Ecology

Ecology is the study of nature and the environment.  Everything is connected - plants and animals, sun and rain.  In this unit, we will be looking at the relationships between various components of the environment.

Over the course of this unit, we will go outside a few times.  Students should be prepared for that and dress appropriately - although this will be weather-permitting, of course.  Students should understand that poor behavior or failure to follow directions in the classroom may result in them having to remain inside and miss the activity.  Make-up activities will be offered, when appropriate.

One of the major ideas in Ecology is that all parts of the environment are connected.  Every living thing must interact with other living things to survive.  Nonliving things (abiotic factors)  affect the living things (biotic factors).


Terms to Know

  • Ecology - The study of the environment and all of the things that interact in it.
  • Abiotic Factors - The things in an environment that are nonliving (never were living).
  • Biotic Factors - The things in an environment that are or were living.
  • Environment - An organisms's surroundings, including all the things and conditions in it.
  • Habitat - The place where an organism lives.
  • Niche - The "role" an organism plays in its habitat.  (How it uses/is used by other things in the habitat.)
  • Organism - A complete living thing.
  • Population - All of one type of living thing in an area.
  • Community - All of the populations in an area.  (All of the living things, of all kinds, in an area.)
  • Ecosystem - All of the living and nonliving things that interact in an area.
  • Biosphere - All of the livable space on the Earth.
  • Mutualism (+/+) - A relationship where both sides benefit.  
    • (i.e. - A bee and a flower.  The bee gets food, the flower gets pollinated.)
  • Commensalism (+/o) - A relationship where one side benefits and the other is not harmed.  
    • (i.e. - A bird and a tree.  The bird gets a home, the tree is not harmed.)
  • Parasitism (+/-) - A relationship where one side benefits and the other is harmed.  
    • (i.e. - A mosquito and a human.  The mosquito gets a meal, the human gets an itchy bite - and possibly diseases!) 
  • Food Chain - A diagram that shows one set of relationships in an ecosystem.
  • Food Web - A diagram that shows many sets of relationships in an ecosystem.
  • Consumer - An organism that must take in food from its environment.
  • Producer - An organism that makes its own food inside of its body.
  • Herbivore - An animal that eats plants.
  • Carnivore - An animal that eats other animals.
  • Omnivore - An animal that eats both plants and animals.
  • Predator - An animal that kills and eats another animal.
  • Prey - An animal that is killed and eaten by a predator.
  • Decomposer - An organism that breaks down dead material, turning it back into soil.
  • Scavenger - An organism that eats animals that were already dead. 

The Predator Effect
Predators help to stabilize prey populations, so they don't get out of control.

Succession is the change in an environment over a period of time.  For example, if we stopped mowing the grass on the soccer field, what would happen?  The grass would get long, and other weeds would move in.  In a year or two, we would start getting tall grasses and weeds like goldenrod and milkweed.  A few years later, woody shrubs would start to show up.  Young trees would grow.  A few decades later, the soccer field would be a forest.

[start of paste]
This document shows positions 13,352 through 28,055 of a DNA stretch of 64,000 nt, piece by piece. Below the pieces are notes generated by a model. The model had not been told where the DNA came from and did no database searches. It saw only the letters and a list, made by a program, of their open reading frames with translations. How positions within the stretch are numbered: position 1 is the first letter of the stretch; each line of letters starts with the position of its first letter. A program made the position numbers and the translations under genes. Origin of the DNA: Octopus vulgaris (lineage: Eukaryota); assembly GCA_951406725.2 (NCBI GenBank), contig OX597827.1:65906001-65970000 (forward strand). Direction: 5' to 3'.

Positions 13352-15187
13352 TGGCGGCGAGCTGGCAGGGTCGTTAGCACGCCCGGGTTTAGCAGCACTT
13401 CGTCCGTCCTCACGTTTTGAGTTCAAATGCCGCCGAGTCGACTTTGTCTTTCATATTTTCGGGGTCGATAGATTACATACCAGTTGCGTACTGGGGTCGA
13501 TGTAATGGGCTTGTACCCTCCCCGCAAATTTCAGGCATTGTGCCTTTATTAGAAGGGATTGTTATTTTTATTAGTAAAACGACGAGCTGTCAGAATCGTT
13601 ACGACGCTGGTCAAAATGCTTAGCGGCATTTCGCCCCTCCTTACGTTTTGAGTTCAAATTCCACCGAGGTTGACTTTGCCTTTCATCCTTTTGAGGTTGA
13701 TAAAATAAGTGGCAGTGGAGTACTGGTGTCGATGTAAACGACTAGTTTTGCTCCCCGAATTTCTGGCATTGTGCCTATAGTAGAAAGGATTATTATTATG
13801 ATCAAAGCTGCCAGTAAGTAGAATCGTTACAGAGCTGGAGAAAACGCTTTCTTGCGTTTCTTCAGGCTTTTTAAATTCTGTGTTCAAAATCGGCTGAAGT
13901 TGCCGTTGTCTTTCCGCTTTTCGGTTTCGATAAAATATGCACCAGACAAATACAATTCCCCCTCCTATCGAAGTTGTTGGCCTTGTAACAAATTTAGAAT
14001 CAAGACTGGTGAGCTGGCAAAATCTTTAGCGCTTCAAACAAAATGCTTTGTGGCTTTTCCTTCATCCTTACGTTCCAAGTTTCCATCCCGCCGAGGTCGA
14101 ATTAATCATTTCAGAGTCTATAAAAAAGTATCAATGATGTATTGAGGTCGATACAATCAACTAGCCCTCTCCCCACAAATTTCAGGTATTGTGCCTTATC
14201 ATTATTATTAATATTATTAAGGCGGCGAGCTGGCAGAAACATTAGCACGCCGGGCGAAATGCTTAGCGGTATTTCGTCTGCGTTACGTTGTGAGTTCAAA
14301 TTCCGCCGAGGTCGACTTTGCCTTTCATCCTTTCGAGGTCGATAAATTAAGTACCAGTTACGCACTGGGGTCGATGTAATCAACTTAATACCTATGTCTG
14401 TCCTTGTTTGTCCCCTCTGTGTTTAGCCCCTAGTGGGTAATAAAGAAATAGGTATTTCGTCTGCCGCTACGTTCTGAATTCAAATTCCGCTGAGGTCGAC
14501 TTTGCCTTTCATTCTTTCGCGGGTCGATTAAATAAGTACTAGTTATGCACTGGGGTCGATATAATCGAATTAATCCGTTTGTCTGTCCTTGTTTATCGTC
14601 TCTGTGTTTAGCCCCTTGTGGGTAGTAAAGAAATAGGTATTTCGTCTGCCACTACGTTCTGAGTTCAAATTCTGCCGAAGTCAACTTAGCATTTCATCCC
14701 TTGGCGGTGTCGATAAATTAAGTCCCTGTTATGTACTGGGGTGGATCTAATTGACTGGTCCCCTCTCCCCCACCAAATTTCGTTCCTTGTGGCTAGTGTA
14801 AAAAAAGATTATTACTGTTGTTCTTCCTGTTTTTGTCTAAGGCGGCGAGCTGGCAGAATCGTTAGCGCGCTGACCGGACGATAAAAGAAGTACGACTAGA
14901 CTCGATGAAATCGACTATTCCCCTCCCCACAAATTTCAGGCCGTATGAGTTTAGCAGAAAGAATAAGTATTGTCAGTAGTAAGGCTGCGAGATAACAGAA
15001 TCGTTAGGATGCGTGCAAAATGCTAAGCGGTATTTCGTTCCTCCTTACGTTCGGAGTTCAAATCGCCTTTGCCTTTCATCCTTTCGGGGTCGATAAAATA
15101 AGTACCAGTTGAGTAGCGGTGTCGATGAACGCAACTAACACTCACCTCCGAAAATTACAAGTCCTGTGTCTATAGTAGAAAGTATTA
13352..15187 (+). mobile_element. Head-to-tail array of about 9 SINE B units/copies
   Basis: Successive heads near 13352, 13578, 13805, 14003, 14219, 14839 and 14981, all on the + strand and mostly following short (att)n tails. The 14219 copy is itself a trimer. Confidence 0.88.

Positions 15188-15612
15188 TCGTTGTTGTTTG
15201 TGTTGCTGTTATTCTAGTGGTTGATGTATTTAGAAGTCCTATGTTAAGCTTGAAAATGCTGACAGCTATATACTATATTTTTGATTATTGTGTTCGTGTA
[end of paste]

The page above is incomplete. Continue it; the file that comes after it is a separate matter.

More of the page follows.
Carrying Capacity is the number of living things that a given area can support.

Invasive Species are species that are not native to a certain area; they were brought in from someplace else.  Invasive species can cause problems in an ecosystem because they have no natural predators in their new habitat, so they quickly overpopulate and crowd out the native species.  Examples include rock bass, asian longhorned beetle, purple loosetrife, and variable milfoil.  The NH guide to Upland Invasive Species can be found here.


Biomes
A biome is a region with a certain climate (the average weather over a long time) and a certain set of organisms that live there.
An ecotone is the place where two biomes blend together.

There are six major types of biomes in the world, and many smaller, more specific types.  The six major types are:
1. Tropical Rain Forest
    - warm temperatures & lots of rain (every day) all year long
    - tall trees, with many types of animals that live in them
2. Temperate Forest
    - separate seasons (temp. changes over the course of a year)
    - rain varies at different times of the year
    - deciduous (broadleaf) and coniferous (evergreen) trees
3. Desert
    - hot during the day, cool/cold at night
    - very little rain
    - organisms store water (i.e. - cactus)
4. Tundra
    - cold most of the year
    - very little rain
    - lichens are very common
    - 2 types:
       - arctic tundra - in the far northern parts of the world (Alaska)
       - alpine tundra - on mountains, above the tree line
            - tree line: no trees grow above this point on the mountain
5. Grassland
    - more rain than deserts, less than forests
    - few trees, mostly grass grows here
6. Aquatic Environments
    - can be saltwater or freshwater
    - the types of organisms that you find depends on the
      temperature, depth, salt, etc.

 

Resources